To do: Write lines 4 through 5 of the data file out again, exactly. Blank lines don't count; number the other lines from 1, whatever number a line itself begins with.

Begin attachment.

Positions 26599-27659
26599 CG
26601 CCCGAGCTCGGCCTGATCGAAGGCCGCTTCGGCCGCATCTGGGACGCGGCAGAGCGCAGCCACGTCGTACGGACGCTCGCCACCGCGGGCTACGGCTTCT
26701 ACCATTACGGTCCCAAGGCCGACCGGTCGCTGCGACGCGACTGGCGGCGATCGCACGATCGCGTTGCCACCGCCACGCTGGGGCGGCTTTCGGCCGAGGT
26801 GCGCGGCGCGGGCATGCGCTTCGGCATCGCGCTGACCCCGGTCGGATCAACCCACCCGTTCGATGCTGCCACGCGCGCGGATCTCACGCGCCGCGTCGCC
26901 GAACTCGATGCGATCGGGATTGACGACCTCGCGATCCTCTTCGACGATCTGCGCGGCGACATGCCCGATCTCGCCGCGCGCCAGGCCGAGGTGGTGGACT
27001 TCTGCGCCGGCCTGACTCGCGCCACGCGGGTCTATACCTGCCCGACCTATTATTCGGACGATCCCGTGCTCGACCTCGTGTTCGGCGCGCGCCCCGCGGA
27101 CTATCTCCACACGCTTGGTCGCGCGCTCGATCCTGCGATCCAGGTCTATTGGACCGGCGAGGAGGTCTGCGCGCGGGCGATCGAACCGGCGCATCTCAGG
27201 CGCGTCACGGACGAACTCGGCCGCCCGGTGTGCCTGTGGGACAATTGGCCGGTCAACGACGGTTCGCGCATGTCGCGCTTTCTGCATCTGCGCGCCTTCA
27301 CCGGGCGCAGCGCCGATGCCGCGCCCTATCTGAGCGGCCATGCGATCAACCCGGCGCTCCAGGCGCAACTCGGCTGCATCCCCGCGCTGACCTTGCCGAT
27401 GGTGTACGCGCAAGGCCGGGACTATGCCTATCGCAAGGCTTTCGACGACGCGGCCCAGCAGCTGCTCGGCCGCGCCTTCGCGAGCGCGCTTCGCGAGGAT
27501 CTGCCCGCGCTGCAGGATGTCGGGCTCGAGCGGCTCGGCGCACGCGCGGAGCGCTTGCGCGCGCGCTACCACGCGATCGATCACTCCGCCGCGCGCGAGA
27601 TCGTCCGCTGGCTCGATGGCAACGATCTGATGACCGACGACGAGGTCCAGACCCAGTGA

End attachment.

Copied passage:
26701 ACCATTACGGTCCCAAGGCCGACCGGTCGCTGCGACGCGACTGGCGGCGATCGCACGATCGCGTTGCCACCGCCACGCTGGGGCGGCTTTCGGCCGAGGT
26801 GCGCGGCGCGGGCATGCGCTTCGGCATCGCGCTGACCCCGGTCGGATCAACCCACCCGTTCGATGCTGCCACGCGCGCGGATCTCACGCGCCGCGTCGCC